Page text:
Manufactured by R. L. Drake.
In April 1991, Drake returned with the announcement of the R - 8 to the shortwave receiver market after an absence of many years, the set was subsequently improved several times:
The R-8A is a double conversion tabletop receiver from US production, which was in the middle price segment in its country of origin. Due to the microprocessor control, an alphanumeric labelling of the memories is possible in addition to the usual memory and scan functions, which makes the receiver stand out from the crowd. The receiver is operated entirely from the front panel, but it also is equipped with an RS-232C PC interface and can be controlled from a windows terminal or special control software. A monitor speaker is built-in, and an auxiliary speaker is available as an option. The only other option available is a VHF converter covering 35 - 55 and 108 - 174 MHz.
The front panel of the black set has a clearl structure, although the front panel of the predecessor model R-8, on which all controls were located below the centre trim in the middle of the front panel, was even more impressive. The fact that the IF filters and operation modes could not be accessed directly was the big disadvantage of this set.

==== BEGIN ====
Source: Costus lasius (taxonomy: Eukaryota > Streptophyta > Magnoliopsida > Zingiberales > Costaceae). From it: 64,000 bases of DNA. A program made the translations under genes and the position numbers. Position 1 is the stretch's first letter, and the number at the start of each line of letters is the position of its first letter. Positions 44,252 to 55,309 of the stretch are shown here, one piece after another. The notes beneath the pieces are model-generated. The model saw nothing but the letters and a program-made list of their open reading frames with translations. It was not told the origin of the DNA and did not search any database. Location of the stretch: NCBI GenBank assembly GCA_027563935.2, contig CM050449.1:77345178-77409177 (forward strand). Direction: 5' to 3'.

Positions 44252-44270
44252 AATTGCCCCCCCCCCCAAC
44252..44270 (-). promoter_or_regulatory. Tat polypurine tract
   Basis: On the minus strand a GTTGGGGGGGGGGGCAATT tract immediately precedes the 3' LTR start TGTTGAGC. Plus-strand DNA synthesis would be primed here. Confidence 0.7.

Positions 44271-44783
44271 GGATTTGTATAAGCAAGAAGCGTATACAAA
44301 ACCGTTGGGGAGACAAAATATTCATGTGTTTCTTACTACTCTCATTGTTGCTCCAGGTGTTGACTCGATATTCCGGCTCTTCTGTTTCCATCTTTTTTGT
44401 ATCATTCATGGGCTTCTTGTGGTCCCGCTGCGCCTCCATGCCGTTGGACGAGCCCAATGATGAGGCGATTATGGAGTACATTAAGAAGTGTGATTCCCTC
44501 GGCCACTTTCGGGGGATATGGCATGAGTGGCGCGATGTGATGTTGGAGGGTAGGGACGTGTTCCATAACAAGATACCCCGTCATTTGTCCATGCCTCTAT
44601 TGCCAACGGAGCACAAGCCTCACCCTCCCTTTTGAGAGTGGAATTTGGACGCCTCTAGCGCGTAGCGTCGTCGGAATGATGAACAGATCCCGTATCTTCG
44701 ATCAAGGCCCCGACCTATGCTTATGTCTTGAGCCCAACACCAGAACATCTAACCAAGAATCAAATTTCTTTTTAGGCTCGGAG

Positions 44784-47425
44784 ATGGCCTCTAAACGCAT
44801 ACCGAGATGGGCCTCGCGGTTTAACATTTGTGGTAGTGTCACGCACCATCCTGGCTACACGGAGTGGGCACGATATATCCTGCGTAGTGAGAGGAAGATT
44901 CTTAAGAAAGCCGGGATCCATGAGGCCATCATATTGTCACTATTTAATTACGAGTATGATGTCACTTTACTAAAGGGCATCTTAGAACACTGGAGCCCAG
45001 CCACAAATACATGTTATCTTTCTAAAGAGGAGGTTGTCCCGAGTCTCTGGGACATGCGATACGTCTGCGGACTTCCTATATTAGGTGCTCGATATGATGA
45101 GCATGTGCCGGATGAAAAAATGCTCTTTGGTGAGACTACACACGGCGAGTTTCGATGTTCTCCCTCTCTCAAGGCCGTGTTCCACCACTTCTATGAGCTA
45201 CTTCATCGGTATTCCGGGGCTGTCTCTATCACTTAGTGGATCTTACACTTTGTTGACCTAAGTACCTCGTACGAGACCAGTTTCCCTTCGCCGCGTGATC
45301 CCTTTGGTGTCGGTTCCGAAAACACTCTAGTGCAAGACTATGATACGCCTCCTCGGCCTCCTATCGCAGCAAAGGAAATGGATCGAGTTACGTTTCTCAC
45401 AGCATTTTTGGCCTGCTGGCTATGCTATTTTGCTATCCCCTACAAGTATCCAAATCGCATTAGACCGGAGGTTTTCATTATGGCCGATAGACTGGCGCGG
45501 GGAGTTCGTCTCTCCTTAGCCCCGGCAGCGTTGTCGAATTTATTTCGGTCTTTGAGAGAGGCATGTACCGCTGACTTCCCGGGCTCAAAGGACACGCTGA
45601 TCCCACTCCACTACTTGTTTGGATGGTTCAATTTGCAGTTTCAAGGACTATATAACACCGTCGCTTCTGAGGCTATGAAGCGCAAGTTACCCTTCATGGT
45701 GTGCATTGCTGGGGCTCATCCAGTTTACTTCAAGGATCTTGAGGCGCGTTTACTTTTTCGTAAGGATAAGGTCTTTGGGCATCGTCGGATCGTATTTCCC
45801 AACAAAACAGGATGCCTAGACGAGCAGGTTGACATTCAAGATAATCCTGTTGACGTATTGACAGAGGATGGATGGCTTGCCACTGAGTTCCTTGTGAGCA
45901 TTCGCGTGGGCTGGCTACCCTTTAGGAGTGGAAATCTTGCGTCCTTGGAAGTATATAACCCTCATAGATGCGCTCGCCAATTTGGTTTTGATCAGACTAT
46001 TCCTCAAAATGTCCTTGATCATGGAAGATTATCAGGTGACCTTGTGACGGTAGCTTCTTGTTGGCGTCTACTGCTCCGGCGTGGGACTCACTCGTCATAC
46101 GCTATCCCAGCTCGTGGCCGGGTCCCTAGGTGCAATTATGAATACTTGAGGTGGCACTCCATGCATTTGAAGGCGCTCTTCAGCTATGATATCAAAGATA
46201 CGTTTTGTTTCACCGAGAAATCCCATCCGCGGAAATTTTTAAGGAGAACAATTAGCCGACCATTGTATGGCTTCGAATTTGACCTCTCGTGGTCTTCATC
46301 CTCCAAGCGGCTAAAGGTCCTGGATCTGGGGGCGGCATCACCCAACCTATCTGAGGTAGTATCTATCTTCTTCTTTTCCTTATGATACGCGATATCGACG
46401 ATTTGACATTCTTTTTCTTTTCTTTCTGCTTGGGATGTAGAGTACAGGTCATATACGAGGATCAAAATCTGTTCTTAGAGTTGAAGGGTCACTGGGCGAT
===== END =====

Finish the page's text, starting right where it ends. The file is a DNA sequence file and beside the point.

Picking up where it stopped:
In the upper part of the front panel, you find from the left the S-meter, which is an analogue instrument and displays the signal strength adequately. Next to it, on the green backlit liquid crystal display, the time is continuously displayed in either local time or UTC when the set is turned off. After switching on, the operation frequency is displayed with an accuracy of up to 10 Hz depending on the selected tuning step, next to it the IF filter bandwidth and the operation mode. Below this, the state of the 6 menu buttons is displayed, VFO A/B, preamplifier / attenuator, AGC, noise blanker, antenna input, and notch filter. To the right, there are two blocks of six buttons that allow direct access to one of the five filter bandwidths and an automatic bandwidth selection mode as well as to one of the six operation modes. Next to the six menu buttons, you find the recessed power switch.
In the lower part of the front panel, you find at the left a double potentiometer to operate the notch filter and tone control, and next to it a numeric keypad for direct frequency entry. The numeric keys are arranged in a block of nine like on the telephones. To the right of this are four buttons which control the VFO / memory functions and next to them the UP/DOWN keys and the tuning knob. The latter is relatively small and light, but it is easy to operate thanks to a finger recess. It has an electronic flywheel effect, and the tuning step width can be varied between 1 kHz, 100 Hz and 10 Hz. Since two menu buttons are located just above the tuning knob, it cannot be easily replaced with a bigger model. At the bottom right are two concentric pots for passband tuning and squelch, and for the AF and RF gain adjustment.